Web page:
FORMER Scottish Open champion Thomas Levet has called for the rule that Tiger Woods violated to earn his second two-shot penalty this year to be reduced to one option instead of three as part of the game’s laws being “simplified”.
While insisting the rules are “too complicated”, the Frenchman also said players themselves should at least know the fundamental ones so they can avoid being made to look foolish by an army of armchair officials desperately waiting to become whistleblowers.
When Woods saw his third shot at the 15th in Friday’s second round hit halfway up the pin and spin back into the water, he had three options under Rule 26. Play it from a designated drop area, play from in line with where the ball last crossed the water hazard or play from the original spot of his third shot.
According to Levet, that’s a perfect example of why the game can tie people in knots, though he is adamant the reason Woods didn’t drop his ball in the same spot when he took the latter of those options was more a case of someone being caught up in the heat of battle than knowingly trying to seek an advantage.
“Yes, of course, it’s a mistake to not know the Rules of Golf,” Levet, who was working for French TV, told The Scotsman. “But they are very complicated and every year we hear people saying they are too complicated. Why not simplify them?
“For instance, at a water hazard, why don’t we just have the one rule whereby you can drop the ball two club lengths from where it went in. If you only had one drop, we wouldn’t see players getting mixed up the way Tiger did.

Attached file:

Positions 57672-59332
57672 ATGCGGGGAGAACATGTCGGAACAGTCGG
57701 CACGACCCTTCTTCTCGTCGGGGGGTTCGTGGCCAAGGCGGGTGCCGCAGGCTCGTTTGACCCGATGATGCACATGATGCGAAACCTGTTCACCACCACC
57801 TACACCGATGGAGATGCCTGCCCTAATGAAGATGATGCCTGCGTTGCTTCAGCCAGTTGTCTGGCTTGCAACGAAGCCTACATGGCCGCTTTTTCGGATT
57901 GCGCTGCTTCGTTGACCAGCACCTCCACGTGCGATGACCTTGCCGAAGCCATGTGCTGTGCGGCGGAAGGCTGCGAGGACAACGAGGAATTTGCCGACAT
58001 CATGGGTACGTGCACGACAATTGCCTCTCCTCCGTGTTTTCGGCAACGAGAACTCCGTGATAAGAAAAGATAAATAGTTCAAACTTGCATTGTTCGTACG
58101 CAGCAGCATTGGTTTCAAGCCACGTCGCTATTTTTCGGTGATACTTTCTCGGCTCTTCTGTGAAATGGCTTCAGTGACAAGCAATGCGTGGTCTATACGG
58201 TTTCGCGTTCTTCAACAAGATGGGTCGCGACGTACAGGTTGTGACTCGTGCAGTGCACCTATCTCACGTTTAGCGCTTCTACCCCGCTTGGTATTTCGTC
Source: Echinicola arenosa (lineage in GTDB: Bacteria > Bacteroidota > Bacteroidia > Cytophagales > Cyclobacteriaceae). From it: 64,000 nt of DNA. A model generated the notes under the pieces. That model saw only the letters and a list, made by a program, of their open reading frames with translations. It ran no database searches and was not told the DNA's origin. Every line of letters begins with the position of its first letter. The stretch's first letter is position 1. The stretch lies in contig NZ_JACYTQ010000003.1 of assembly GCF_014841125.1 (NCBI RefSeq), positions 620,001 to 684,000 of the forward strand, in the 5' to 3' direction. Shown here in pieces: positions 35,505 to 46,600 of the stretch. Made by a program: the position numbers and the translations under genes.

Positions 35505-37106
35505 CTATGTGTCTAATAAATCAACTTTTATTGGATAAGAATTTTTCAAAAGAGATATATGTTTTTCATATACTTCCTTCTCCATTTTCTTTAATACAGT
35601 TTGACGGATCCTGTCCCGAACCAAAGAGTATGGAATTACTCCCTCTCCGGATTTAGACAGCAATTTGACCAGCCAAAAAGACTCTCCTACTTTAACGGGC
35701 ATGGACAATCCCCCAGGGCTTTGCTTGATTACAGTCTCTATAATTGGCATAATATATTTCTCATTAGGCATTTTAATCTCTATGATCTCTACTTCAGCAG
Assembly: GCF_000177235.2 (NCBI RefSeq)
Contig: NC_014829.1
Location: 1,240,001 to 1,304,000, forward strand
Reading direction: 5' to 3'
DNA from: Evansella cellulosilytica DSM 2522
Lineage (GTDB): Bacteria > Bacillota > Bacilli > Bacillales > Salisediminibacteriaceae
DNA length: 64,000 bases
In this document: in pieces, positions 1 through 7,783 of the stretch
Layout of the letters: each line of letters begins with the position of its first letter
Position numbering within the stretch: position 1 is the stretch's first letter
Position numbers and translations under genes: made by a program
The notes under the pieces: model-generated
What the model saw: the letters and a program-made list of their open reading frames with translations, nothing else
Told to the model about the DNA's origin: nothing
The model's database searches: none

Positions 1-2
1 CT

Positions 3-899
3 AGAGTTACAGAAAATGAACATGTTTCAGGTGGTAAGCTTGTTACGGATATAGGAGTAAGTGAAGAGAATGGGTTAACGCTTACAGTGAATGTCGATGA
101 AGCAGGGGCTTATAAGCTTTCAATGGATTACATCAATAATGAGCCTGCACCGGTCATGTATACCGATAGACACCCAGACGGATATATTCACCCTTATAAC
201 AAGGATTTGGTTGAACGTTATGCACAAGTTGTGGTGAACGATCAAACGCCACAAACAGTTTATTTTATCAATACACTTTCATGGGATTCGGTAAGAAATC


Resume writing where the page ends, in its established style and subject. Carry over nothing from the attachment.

“Things happen every week in a golf tournament due to the rules being so complicated. In one of the rounds we played this year, we had to call the referee four times and three times even he had to consult the book because he didn’t know without doing that. I think, when you need to take penalties, it needs to be simpified but, at the same time, the players themselves need to know the basics. When you are playing in a group with a referee, it’s also their responsibility to step up and offer the correct advice.”
Woods, who missed the cut at the Abu Dhabi Championship in his first start of the year after also being hit with a two-shot penalty for taking an illegal drop from an ice plant, survived on this occasion through Rule 33, which was introduced two years ago.
“The one in Abu Dhabi is something he clearly didn’t know about and this one was a mistake brought about by pressure,” added Levet, who was a popular Scottish Open winner at Loch Lomond in 2004. “It’s a big tournament and he’s just hit the most unlucky shot he’s probably ever played. His mind was all over the place, probably, and he was just trying to hit a good shot with the next one.
“The player is at fault, the caddie is at fault, the referee, too, if there’s one in the group, in an instance like that. The pressure of playing in a big tournament like this can easily make people do something they don’t necessarily realise.
“I think the two-shot penalty and Tiger being allowed to play on was a good decision. From the moment he’s signed his scorecard, having reviewed what had happened and deciding no action was going to be taken, they can’t disqualify Tiger. After that they discovered he’d moved the ball back. There’s a clear breach of the rule, hence the two-shot penalty.
“I think the action taken was fair for Tiger. Did he intend to break the rules? No, he didn’t. It’s a way of saying you are being punished for an illegal drop, but you still deserve to be in the tournament. I don’t like to see people being disqualified after they’ve signed their scorecard.”